Jacob “Blake Jake” Yoes (1839-1906) – One of the best known of Judge Isaac Parker’s U.S. Marshals, Yoes was also a miner and an entrepreneur. Born in 1839 in West Fork, Arkansas to Reverend Conrad and Kissiah Bloyed Yoes. He left home at the age of 17, later married Mary Ann Reed, and worked in the lead mines in Granby, Missouri. In 1862, he enlisted in the First Arkansas Cavalry of the U.S. Army where he fought in the Battle at Prairie Grove. During his service, his primary task was fighting bushwhackers, of which, he is said to have killed about 50 men. Along the way, he took shots in both hips and the left leg. In 1864, he refused a 1st Lieutenant’s commission and was discharged.
In 1870, he established a country store near Winslow, about 25 miles south of Fayetteville, Arkansas and about the same time, was elected as the Washington County Sheriff. Yoes entrepreneurial spirit continued as he built a number of stores all along the Frisco Railroad between Fayetteville and Fort Smith, established a flour mill, and owned interests in a canning factory and several hotels. Later, he would also serve in the Arkansas legislature.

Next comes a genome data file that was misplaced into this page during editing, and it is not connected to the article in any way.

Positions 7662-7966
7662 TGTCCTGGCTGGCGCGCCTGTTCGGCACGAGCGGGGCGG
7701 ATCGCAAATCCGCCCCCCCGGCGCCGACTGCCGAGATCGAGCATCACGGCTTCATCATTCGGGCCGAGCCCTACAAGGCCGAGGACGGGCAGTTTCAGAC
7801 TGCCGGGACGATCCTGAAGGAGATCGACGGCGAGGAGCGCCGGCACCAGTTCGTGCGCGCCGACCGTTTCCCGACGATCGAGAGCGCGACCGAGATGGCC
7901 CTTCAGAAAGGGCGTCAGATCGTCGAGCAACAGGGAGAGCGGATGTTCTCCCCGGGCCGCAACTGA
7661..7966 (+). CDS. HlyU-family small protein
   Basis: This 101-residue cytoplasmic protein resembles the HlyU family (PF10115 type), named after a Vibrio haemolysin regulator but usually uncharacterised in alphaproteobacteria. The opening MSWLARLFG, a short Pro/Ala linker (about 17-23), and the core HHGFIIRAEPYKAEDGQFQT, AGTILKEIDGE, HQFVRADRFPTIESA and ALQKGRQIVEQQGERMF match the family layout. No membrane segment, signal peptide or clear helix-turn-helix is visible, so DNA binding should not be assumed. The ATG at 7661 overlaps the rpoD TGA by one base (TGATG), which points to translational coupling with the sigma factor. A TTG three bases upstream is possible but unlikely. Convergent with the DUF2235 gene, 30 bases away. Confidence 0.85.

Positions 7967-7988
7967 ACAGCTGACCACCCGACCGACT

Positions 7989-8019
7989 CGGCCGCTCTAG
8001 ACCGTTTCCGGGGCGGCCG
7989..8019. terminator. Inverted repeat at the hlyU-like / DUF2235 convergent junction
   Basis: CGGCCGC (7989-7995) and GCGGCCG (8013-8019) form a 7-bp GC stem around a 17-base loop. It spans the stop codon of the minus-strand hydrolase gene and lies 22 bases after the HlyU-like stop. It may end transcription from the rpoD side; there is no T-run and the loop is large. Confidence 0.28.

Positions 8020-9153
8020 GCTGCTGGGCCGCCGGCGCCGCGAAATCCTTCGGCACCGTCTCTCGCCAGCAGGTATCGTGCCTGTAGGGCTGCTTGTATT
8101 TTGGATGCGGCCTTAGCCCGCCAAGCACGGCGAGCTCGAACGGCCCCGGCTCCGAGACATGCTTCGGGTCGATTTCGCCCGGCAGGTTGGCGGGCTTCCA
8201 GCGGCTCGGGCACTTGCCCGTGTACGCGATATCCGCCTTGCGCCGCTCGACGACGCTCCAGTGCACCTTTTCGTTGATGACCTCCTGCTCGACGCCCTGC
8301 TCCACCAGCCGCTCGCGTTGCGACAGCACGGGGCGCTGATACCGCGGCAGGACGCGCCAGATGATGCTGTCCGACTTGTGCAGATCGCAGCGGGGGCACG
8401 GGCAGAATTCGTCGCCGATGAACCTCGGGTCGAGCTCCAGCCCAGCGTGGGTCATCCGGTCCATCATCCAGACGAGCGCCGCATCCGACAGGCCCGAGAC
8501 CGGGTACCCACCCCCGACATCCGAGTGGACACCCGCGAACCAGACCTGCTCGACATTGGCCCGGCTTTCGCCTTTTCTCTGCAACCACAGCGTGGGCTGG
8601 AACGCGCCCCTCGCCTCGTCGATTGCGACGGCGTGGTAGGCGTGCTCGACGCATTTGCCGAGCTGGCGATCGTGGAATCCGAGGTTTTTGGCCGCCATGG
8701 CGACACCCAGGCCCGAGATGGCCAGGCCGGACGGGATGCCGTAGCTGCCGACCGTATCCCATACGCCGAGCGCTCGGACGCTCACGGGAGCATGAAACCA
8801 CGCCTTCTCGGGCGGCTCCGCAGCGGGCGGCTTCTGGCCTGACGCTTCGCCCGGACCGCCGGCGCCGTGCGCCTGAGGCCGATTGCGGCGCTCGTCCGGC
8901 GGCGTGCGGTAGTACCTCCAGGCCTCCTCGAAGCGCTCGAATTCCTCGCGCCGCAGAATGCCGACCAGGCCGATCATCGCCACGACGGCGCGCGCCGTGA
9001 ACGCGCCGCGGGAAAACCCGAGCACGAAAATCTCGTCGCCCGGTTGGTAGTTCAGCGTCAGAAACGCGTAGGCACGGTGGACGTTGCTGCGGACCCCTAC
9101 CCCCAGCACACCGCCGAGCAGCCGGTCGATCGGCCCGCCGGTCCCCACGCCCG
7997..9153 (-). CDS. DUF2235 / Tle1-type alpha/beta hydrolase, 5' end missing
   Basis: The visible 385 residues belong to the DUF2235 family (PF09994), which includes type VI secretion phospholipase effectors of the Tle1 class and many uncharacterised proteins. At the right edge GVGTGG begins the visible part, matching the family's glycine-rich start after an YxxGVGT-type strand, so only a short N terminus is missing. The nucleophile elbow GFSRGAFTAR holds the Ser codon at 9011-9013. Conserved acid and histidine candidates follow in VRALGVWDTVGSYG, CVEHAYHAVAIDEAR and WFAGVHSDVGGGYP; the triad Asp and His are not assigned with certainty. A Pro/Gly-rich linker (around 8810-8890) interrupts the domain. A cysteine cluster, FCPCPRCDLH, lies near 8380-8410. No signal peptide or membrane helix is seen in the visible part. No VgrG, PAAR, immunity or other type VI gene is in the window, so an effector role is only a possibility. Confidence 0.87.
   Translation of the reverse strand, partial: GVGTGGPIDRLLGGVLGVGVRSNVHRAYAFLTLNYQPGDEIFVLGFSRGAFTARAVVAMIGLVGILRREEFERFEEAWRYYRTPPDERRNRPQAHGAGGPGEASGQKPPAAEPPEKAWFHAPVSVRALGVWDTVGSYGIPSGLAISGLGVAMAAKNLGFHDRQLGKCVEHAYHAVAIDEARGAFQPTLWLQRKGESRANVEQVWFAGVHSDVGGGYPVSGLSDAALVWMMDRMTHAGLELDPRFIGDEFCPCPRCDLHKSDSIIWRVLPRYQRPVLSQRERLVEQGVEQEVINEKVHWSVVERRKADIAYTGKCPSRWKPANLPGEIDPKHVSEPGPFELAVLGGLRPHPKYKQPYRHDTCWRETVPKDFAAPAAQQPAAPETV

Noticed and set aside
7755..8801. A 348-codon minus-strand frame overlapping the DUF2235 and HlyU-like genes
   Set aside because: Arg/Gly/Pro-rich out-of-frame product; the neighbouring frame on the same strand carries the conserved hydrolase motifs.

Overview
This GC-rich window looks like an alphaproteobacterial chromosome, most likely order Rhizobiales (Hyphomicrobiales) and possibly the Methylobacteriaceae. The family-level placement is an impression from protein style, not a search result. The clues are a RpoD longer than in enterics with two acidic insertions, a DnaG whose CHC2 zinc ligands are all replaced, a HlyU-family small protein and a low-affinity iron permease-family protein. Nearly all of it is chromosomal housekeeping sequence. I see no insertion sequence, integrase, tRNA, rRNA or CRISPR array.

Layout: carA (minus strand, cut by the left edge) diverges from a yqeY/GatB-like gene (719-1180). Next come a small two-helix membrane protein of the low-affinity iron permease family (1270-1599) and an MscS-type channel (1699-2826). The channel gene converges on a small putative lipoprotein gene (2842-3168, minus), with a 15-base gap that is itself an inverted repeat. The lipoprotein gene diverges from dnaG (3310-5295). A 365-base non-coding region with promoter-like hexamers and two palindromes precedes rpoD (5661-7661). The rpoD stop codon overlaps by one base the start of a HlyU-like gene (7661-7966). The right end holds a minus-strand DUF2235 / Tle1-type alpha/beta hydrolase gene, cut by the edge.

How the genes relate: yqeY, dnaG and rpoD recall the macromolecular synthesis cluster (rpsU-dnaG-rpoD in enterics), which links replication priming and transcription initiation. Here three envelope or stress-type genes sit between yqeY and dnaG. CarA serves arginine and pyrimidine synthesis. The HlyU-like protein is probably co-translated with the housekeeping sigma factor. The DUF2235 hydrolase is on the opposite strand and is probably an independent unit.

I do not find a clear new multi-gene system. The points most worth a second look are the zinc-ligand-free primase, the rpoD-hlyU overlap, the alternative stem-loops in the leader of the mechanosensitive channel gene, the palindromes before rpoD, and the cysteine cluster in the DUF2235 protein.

In May of 1889 he was appointed U.S. Marshal of the West District of Arkansas with 200 deputies under his command. Later, he developed a number of real estate interests and the community of Yoestown, Arkansas was named for him. Jacob Yoes died February 6, 1906 and was buried in the National Cemetery at Fort Smith, Arkansas.
By Kathy Weiser-Alexander, August, 2017.